A quick-thinking four-year-old is being hailed as a hero after he made the call to police from inside his mum’s car. His mother left the four-year-old, plus six other children in the car while she went shopping in a mall in Maryland, USA.
According to CCSO, the mother had left the seven kids, ranging from two years to four years of age for at least 20 minutes while she went inside to shop. Two of the children in the car were hers while she was babysitting the other five kids.
Seven children left in a hot car
The doors were not locked but the windows were rolled up. She instructed the kids to stay inside the car, which was a two-door coupe, only seated with one car seat.
The four-year-old wasn’t sure where he was but the police were able to track down the car in the mall parking lot using GPS.
When police arrived, they found the children “scared” and “sweaty” but none were injured or required hospitalisation.
10 minutes after police arrived, the mother returned to the car to discover the kids with the police. She was arrested and charged with “confinement of children inside a motor vehicle” with other charges pending.
In America “it is against the law to leave a child under the age of 8 unattended inside a motor vehicle if the caregiver is out of sight of the child unless a reliable person at least 13-years-old remains with the child,” the Charles County sheriff’s office said.
The message is clear
It’s also incredibly stupid especially as cars basically become ovens in the heat and children are more susceptible to heat than adult humans.
President of Kidsafe Victoria, Dr Mark Stokes, warns children’s lives could be at risk after only several minutes in a hot car.
The temperature inside a parked car during the Australian summer can be 20 to 30 degrees hotter than the outside temperature,” – Dr Stokes says.
On a 29-degree-celsius day a car can reach 44 degrees in just 10 minutes and a deadly 60 degrees in 20 minutes.”
Dr Stokes says the smaller the child, the greater the risk. A young child will quickly dehydrate and lapse into unconsciousness.
There have been at least 10 child hot car deaths in the past few years in Australia and KidSafe Victoria reports approximately 5,000 have been rescued after being left in hot cars in Australia.
In the US, the situation is far more tragic. In 2018 alone, 52 children died from vehicular heatstroke.
Our message is clear: take the children with you. Hot cars are killers.”
Have a read of some of our previous stories on hot car incidents that have resulted in either death or serious injury. Often it’s because the parents are in a rush and simply ‘forget’ their child is in the back seat.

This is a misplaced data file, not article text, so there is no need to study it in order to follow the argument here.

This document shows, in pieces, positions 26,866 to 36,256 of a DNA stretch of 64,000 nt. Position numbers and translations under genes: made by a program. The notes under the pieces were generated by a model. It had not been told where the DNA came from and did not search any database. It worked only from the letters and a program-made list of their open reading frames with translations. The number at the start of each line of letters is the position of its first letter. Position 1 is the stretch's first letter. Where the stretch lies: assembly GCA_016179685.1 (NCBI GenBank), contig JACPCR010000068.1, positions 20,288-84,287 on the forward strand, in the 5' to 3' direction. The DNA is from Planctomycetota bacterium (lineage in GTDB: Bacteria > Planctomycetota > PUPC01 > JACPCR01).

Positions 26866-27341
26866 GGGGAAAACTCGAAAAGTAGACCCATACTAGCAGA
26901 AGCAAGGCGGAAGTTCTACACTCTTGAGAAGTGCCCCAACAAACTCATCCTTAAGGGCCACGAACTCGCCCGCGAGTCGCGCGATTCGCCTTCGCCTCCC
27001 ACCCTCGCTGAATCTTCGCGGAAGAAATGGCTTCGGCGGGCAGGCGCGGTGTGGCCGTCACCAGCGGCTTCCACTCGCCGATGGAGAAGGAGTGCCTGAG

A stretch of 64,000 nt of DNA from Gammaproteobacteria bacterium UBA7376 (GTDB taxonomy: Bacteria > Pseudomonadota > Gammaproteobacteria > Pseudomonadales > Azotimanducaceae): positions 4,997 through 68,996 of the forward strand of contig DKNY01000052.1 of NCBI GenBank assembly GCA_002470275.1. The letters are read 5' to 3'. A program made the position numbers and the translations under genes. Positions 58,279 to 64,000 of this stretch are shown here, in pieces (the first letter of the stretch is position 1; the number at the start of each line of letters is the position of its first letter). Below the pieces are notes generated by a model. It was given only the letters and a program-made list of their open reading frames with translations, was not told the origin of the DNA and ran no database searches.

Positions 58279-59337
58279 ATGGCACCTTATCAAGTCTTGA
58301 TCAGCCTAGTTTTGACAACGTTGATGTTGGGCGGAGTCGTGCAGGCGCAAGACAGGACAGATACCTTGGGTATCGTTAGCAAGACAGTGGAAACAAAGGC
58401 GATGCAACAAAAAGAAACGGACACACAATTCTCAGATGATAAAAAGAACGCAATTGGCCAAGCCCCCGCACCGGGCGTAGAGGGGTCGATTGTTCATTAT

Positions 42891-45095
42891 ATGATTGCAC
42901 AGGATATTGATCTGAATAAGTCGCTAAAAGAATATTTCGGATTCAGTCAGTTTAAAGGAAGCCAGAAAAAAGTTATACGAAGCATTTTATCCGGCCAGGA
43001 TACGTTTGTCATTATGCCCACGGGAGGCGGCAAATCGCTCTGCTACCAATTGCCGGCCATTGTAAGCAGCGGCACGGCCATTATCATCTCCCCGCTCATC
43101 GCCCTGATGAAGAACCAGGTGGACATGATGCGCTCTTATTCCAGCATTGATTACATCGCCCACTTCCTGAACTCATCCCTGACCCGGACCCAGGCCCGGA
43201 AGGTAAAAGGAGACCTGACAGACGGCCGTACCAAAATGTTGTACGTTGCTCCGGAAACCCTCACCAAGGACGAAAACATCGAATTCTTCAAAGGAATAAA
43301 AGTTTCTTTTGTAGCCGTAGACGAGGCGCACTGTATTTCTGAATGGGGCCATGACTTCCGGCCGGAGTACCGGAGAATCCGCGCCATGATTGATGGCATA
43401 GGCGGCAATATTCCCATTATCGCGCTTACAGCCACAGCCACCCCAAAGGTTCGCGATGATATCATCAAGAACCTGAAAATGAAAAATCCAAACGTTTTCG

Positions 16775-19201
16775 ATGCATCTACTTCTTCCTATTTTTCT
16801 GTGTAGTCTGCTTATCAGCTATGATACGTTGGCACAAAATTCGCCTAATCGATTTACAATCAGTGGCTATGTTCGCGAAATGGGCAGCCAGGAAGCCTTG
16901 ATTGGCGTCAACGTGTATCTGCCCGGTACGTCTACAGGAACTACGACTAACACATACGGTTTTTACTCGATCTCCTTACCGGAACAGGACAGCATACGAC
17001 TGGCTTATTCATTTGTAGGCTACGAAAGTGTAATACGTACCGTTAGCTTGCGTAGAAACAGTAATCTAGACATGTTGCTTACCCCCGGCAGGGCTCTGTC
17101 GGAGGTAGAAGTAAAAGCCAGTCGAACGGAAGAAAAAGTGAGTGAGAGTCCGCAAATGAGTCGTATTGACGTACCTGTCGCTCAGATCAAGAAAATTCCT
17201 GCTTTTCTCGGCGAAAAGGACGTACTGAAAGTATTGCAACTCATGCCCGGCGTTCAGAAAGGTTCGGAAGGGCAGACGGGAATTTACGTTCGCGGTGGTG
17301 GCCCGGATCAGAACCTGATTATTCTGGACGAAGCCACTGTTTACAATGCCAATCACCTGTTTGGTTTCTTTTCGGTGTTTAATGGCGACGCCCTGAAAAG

- Child Dies in Hot Car Sparking Renewed Warning for Parents to be Vigilant
- 8-Year-Old Boy Fights for Life After Hiding in Back of Mum’s Car on Hot Day
- Police Smash Window to Rescue Toddler Locked in Hot Car
- WATCH: The Race to Save a Dying Toddler Left in a Hot Car
Child hot car safety: How to ensure this doesn’t happen to you
1. Don’t risk even a few minutes in the car – Even if it’s just for a few minutes, we should never leave them alone. Parents and carers can face up to three years imprisonment in some states for leaving a child under the age of 12 unattended in a vehicle.
2. Invest in a Rear Seat Passenger Reminder – It works by monitoring the vehicle’s rear doors and sending an alarm to help remind drivers of the back seat passengers.
3. Never let your child play with your keys – It can result in them accidentally pressing the wrong button and locking themselves in.
4. Invest in a key holder for your purse – Or choose a special area to stash your keys when out and about and avoid accidentally misplacing them or leaving them on the front seat.
5. Put your purse in the backseat – This can ensure you always do a double take when getting out of the car.
6. Look into Infant SOS – This is an app that can send you a text to alert you that your child is still in the back seat.
7. Aim to be on time (or early even) – This reduces the panic that sets in when you arrive at your destination and are attempting to get out of the car at record pace, absentmindedly forgetting to check the precious cargo in the back.
What to read next
- Car Seat Safety: What Parents Need to Know
- SAFETY ALERT: Two-Thirds of Portacots Tested by CHOICE Failed Safety Standards
- Toddler Dies After Falling from Dad’s Arms on Escalator at Busy Shopping Centre